The creation of The Bakery came about with a bit of luck and one of those classic combinations in life, being in the right place at the right time. “We started as a distribution company. I was working in a coffee shop chain and I could see that practically everything came through big central distribution companies. If I wanted to order a box of muffins, you didn’t have much choice beyond Cuisine de France. I thought there are lots of independent and small cafes and restaurants that want something a bit more bespoke and handmade. I had put out a few feelers and just around the time that Daithi and I got married in 2012, Spade Enterprise Centre which is in our neighbourhood contacted me to say a space had come available and was I interested. A few days later, my cousin rang to say she knew of someone that was looking to get rid of an industrial oven. A friend then told me about a company who was looking to place a bespoke corporate order. It just seemed like everything was falling into place.”
Another part of the puzzle was that, during this recessionary time, Daithi was made redundant. “While he was looking for another job, I asked him would he give me a hand doing deliveries, helping out in the office etc. Things just kept getting busier and busier for us and let’s put it this way, Daithi never found that ‘new job’.”
But their business partnership as well as their life partnership works. “I’m in the bakery a lot while he is in the office so we have that physical separation,” he laughs. “That’s probably why it works.”
On a serious note Graham says their skills ?complement each other. “I am the creative one, hands on in the bakery and then I’ll come up to the office and bounce all my ideas off him. Daithi on the other hand is the business head. I have dyslexia so it could take me half an hour to write an email. When he came on board, he took over all that business end of things. So he’s accounts, he’s HR, he’s IT, he is everything that’s needed to keep the day to day running of a business going. We have very different roles that really complement each other.”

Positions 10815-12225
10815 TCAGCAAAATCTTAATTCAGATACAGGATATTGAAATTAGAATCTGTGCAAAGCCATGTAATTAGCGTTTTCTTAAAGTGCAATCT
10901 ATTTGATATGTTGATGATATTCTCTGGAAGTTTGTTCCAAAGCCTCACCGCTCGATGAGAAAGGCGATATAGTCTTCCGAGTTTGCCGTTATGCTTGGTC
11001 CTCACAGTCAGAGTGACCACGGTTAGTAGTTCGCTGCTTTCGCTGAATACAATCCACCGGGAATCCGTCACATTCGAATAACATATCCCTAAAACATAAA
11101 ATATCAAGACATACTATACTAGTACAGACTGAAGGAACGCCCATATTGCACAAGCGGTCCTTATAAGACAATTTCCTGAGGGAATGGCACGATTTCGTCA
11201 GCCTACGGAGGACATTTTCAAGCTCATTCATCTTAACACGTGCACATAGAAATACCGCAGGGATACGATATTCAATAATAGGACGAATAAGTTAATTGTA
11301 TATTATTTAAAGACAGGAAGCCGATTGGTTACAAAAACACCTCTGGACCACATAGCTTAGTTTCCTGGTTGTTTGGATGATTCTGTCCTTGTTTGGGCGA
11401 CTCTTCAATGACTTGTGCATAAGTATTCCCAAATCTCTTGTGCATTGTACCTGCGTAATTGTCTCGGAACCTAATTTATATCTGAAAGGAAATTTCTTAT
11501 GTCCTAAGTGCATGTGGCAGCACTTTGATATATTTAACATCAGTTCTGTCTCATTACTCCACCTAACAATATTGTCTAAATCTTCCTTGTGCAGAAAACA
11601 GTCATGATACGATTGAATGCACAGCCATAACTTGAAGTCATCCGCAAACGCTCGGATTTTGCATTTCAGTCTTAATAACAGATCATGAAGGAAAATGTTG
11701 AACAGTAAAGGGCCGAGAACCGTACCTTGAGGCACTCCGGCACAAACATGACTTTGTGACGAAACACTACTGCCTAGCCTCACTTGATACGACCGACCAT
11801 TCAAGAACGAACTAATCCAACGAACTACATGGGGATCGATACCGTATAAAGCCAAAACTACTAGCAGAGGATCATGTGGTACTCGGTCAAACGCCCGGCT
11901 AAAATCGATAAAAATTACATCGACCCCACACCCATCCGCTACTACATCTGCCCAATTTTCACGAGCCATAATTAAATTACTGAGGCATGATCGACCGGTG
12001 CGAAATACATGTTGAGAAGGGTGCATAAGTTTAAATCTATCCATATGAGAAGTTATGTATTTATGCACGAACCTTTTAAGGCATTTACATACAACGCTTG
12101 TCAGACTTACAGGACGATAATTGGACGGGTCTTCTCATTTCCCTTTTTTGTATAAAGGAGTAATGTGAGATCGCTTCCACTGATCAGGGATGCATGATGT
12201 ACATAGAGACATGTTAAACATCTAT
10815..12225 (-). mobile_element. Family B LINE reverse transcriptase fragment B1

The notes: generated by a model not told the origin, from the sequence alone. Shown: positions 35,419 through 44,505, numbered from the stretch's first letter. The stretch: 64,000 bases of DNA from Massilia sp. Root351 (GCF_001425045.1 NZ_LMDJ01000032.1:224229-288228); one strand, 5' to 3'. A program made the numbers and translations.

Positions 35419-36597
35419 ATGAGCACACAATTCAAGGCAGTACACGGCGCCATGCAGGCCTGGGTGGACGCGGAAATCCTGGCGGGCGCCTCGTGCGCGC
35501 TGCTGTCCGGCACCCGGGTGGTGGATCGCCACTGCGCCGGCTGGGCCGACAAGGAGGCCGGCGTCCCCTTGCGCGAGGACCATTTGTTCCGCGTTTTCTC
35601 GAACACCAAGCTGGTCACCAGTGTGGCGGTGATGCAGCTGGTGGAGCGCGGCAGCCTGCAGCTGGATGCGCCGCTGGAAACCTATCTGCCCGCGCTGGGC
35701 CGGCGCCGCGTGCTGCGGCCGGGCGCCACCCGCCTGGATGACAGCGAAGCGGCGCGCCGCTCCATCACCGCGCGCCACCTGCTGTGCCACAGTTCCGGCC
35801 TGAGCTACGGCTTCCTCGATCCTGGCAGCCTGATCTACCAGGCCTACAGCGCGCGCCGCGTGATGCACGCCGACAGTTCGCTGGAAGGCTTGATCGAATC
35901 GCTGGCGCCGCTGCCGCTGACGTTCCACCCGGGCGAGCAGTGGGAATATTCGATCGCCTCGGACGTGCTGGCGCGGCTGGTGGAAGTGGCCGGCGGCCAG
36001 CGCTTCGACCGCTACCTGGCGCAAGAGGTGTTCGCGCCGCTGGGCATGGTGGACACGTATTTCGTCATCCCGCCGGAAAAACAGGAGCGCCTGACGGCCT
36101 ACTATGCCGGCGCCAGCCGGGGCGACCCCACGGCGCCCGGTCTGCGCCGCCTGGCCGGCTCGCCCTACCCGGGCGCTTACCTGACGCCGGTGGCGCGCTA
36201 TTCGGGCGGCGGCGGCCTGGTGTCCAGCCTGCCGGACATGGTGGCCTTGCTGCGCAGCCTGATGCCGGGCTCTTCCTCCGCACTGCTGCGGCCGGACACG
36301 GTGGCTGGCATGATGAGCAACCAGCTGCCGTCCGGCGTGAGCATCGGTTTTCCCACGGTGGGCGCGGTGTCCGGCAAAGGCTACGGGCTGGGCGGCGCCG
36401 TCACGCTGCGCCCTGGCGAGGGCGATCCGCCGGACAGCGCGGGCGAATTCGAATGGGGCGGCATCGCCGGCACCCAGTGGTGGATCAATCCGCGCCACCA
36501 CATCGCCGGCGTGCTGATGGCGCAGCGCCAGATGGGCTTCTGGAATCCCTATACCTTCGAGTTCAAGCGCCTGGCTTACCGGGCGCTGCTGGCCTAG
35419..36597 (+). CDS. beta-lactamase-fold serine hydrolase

So a few years later, when a local shop premises became available in Rialto where they lived, they decided the business was ready to take the next step. “One of the nicest surprises we’ve had since opening the shop is the sense of community in the area. Perhaps because we are so close to Dublin city centre, I thought it would be more transient but it has a lovely village feel. My niece Ellen is our shop manager and I love that she knows our customers by name and will have their order on as soon as they walk in the door. And it’s a real family business as my brother Pappy (Patrick) works with me in the bakery.”
Graham’s appreciation for Irish producers means they are proudly displayed on the shelves and in the fridge. You’ll find everything from Cuinneog butter to Killowen yoghurts, Mossfield cheese and St ?Tola to Harry’s Nut Butter, Ballyhoura mushrooms and Achill sea salt. “It’s really encouraged our customers to try new things and many of them enjoy talking to our staff, about serving them and how they can be used in recipes.””
There is now a set of shelves that has been reserved for this week’s big delivery-the arrival of Graham’s first book, ‘Bake’ which he says, is a ?“pinch me” moment. Again, Graham’s timing was on point. “I was thinking about a cookbook for a while, fusing those traditional recipes with modern Irish influences. Kristin Jensen has been working on Irish cookbooks for over 20 years. I contacted her with my idea and she came back to me saying it was a great fit for a new publishing company she was working on called Nine Bean Rows. What I love about her concept is that it is more about just the recipes. There is a whole section that allows me talk about my childhood influences and all the steps in life that have led up to this moment. It made the whole experience so much more personal to me. Food writers Dee Laffan and Ali Dunworth also do great introductions, Dee talking about the modern influences of Irish food and Ali talking about the history of Irish baking. What Kristin is doing with this publishing company is giving a voice to chefs that don’t necessarily have that celebrity status and I’m so excited about where this new part of the journey will take us.”
Nine Bean Rows is a boutique Irish publishing house for tastemakers and storytellers. The company was founded by Kristin Jensen in 2021 and includes the Blasta Books quarterly series of small illustrated cookbooks and Scoop food magazine.
For more information visit ninebeanrowsbooks.com or @9beanrowsbooks
Bake: Traditional Irish Baking with Modern Twists by Graham Herterich is available from 8 September, €25, at all good bookshops and many independent retailers as well as online at ninebeanrowsbooks.com